Rethinking Economics: secular stagnation

by George Hatjoullis

There is a popular idea in circulation referred to as ‘secular stagnation’ and widely attributed to Lawrence Summers. The idea it seems is based on the notion of a chronic excess of savings over investment. The result is an economy operating well below potential. The weakness in such ideas is that they never really explain why savings should equal investment beyond some vague notion of the equilibrium real interest. This simply will not do. To elaborate I need to refer to my schema of the Economics series 1-19.

Recall that GDP is the economics world is method of adding apples and pears in terms of a fruit basket. The precise composition of the fruit basket is secondary as the basic measure is the value of the basket in a given year (nominal GDP). Comparison across time is achieved by revaluing each year’s fruit basket in terms of the prices prevailing in some arbitrary year (base year). Real GDP growth is measured by the change in the value of the series of constant price fruit baskets. From these two series we can derive a measure of aggregated price changes known as the GDP deflator. Nominal GDP in any one year accrues in the first instance to the owners of the means of production and the labour employed to produce. It is redistributed via taxes and subsidies (government) to different parts of the population and some is exchanged for foreign produced GDP (net exports). Those that have claim on it need not use it themselves but may exchange it for some financial claim that can be redeemed against future nominal GDP (saving). Many financial claims have already accumulated (wealth) in the hands of economic agents and can be redeemed in any one year (dis-saving). Those not having a claim can borrow nominal GDP in any year by issuing a financial claim to someone who has a claim and wishes to save (dis-saving). Some nominal GDP is deployed to produce more GDP in future years (investment). This schema usually comes with algebraic notation adding an air of pseudo-scientific precision and should be familiar to all economics students at all levels.

The question posed is what ensures that the nominal GDP that savers do not want to use in any one year equals the amount wanted by dis-savers and investors? The economists answer is usually phrased in terms of the rate of time preference aka the interest rate. Lower interest rates discourage saving and encourage dis-saving and investment. So why can we have a situation such as secular stagnation? The simplistic answer is that the nominal interest rate cannot fall below zero and the rate of interest that equates the two is negative (I am deliberately ignoring inflation). There are two serious problems with this specification. First, empirical. Negative interest rates and bond yields are quite evident at the moment. Second, it does not explain the why there is a secular excess of desired savings over investment. It is possible to formulate theories of secular stagnation based on inequality of income distribution and technological change and there is considerable merit to these theories. However, it also possible that what we are observing is much simpler and the misunderstanding arises out of the oversimplified macroeconomic framework beloved of economists.

All savings are not equal. To keep it simple consider three classes of claim on future nominal GDP; risk free real (RFR), risk free nominal (RFN) and risky nominal (RN). RFR provides safe claim on future real GDP. RFN provides  safe claim on future nominal GDP. RN provides an uncertain claim on future nominal GDP, though presumably offers a greater return as compensation. RFN has some inflation risk and may command a risk premium over RFR. Investment is inherently risky so in order to finance investment savers must desire to hold the appropriate value of investment claims issued by those undertaking investment. If savers desire a combination of risk free and risky claims on the future the question arises why should savings ever equal investment? The latter does not create any risk free assets. Aggregate savings always exceed investment.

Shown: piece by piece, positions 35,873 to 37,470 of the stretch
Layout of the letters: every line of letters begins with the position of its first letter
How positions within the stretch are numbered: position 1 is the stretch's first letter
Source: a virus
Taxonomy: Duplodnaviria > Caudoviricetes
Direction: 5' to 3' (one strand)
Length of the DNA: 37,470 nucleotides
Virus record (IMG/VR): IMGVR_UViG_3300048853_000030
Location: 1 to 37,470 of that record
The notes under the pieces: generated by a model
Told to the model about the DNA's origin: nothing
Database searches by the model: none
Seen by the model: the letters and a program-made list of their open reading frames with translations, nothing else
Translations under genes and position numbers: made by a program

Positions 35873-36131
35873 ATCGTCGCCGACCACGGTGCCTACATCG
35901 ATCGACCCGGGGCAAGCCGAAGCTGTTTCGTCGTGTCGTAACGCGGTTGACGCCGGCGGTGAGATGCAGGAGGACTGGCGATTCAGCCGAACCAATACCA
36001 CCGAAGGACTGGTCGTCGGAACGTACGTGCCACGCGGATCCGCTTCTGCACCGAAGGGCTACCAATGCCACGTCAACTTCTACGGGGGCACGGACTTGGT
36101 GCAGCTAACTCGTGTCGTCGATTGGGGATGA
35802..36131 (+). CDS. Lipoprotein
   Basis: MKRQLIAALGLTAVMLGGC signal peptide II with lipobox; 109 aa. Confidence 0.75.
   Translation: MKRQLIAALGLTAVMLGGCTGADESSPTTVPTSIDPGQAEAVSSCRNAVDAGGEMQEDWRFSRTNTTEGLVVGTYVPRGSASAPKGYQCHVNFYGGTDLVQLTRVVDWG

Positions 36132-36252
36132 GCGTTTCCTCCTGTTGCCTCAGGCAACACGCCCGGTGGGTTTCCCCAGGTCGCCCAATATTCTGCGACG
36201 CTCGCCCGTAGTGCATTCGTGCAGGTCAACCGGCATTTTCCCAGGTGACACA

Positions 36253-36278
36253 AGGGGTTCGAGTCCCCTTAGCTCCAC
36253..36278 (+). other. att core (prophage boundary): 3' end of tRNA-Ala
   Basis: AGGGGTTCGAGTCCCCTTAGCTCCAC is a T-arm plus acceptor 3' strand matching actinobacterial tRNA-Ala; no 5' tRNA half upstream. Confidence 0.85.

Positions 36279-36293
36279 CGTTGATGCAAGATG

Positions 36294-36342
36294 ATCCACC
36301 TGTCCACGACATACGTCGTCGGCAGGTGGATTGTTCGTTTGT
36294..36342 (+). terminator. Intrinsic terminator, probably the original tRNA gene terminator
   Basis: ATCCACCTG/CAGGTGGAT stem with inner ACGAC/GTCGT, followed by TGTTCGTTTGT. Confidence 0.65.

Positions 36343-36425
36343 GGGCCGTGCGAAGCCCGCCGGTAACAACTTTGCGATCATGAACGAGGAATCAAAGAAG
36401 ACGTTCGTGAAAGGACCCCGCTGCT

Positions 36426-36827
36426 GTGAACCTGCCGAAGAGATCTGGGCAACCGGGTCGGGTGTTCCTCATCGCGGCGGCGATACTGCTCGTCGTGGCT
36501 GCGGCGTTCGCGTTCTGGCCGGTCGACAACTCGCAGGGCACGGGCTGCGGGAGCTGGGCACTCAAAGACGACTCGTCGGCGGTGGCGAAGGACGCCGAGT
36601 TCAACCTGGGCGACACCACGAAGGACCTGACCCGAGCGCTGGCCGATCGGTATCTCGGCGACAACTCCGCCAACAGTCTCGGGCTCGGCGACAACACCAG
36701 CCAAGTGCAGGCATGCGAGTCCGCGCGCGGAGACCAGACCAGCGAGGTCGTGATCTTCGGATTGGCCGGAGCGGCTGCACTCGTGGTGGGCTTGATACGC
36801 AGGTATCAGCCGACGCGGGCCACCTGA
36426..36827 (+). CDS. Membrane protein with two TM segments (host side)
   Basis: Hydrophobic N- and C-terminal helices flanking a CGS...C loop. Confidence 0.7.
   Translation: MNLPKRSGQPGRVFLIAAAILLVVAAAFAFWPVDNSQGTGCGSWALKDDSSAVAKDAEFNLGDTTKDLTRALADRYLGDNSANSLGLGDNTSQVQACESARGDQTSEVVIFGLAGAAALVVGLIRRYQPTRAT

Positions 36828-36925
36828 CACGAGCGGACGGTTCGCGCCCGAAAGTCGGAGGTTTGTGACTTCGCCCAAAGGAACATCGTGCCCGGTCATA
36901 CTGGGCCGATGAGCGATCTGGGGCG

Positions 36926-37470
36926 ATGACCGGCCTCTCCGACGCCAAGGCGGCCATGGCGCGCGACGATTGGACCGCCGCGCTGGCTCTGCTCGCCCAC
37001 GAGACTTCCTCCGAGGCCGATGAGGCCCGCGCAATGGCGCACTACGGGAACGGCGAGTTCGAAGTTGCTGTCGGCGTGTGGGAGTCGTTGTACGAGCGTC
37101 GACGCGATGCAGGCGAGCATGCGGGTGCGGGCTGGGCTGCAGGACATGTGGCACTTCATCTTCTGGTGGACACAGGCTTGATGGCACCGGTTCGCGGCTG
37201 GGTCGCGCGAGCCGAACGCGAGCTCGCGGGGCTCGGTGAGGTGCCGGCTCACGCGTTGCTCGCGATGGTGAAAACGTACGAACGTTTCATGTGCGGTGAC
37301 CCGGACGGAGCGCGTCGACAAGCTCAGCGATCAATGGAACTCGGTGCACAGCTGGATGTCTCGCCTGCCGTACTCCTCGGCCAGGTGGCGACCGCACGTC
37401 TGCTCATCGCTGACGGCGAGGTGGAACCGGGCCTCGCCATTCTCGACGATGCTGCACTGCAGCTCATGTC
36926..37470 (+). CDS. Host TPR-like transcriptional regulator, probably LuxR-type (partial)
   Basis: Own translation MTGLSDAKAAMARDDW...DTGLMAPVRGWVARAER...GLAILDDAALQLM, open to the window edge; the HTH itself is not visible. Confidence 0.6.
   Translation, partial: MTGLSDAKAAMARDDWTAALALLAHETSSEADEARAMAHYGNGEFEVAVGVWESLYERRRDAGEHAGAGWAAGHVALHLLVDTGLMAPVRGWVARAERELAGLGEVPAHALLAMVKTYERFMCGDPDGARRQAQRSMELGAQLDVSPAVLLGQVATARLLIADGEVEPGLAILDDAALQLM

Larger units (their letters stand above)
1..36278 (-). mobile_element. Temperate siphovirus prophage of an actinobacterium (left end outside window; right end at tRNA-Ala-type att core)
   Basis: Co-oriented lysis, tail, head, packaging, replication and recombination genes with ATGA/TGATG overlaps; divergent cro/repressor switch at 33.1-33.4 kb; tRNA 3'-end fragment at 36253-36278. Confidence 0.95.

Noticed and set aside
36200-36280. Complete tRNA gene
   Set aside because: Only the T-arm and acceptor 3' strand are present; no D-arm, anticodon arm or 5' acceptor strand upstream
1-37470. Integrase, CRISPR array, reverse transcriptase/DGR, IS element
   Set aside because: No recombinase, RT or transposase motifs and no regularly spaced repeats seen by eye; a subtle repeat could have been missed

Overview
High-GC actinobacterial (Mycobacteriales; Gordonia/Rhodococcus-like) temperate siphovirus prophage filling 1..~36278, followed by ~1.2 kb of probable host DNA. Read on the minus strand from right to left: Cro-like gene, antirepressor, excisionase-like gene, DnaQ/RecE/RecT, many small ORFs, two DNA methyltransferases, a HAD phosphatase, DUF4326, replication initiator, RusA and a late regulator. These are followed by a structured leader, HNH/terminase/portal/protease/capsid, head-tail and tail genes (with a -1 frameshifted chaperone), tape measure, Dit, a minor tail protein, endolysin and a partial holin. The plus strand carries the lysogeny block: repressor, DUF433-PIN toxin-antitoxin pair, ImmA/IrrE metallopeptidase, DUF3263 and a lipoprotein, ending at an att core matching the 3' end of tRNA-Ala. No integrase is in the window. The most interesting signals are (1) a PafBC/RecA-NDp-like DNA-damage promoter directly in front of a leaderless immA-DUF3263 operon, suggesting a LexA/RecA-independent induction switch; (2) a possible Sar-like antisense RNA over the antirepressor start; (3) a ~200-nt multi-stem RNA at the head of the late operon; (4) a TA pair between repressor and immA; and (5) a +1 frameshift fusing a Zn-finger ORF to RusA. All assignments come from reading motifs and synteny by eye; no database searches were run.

The excess of saving is taken up by dis-savers. Pensioners run down accumulated claims which may be well be RFR and RFN. Governments borrow to spend, issuing RFN and RFR claims. The same question still applies; what makes desired saving equal desired did-saving and investment? However, we now have another dimension; risk. It is no longer simply time preference that equilibrates the system but also attitudes to risk. What happens if savers want to own more RFR and RFN assets than are available? Recall that savers include owners of the means of production that might also be expected to undertake risky investments. There has been no increase in the aggregate savings rate but rather a preference for holding savings as risk free assets. Desired aggregate savings may well equal desired dis-saving and investment but risk preference has changed. The demand for RN has fallen relative to RFR and RFN.

The equilibrium economist will respond that the prospective return of risk free assets will fall and that of risky assets will rise until the two are brought into balance. Perhaps but note we now have a completely different interpretation on the secular stagnation phenomenon. It is not excess savings but an excess demand for risk free assets that is the source of the problem. This is what I have referred to in innumerable blogs as the ‘The Great Deflation” and it is quite different from secular stagnation as defined by Summers. It is a direct consequence of the 2008 financial crisis, of the eurozone crisis, of eurozone bank reform, of the Cyprus crisis, of austerity and bank deleveraging. It is not about to dissipate any time soon because the excess demand for risk free assets cannot clear in the present environment.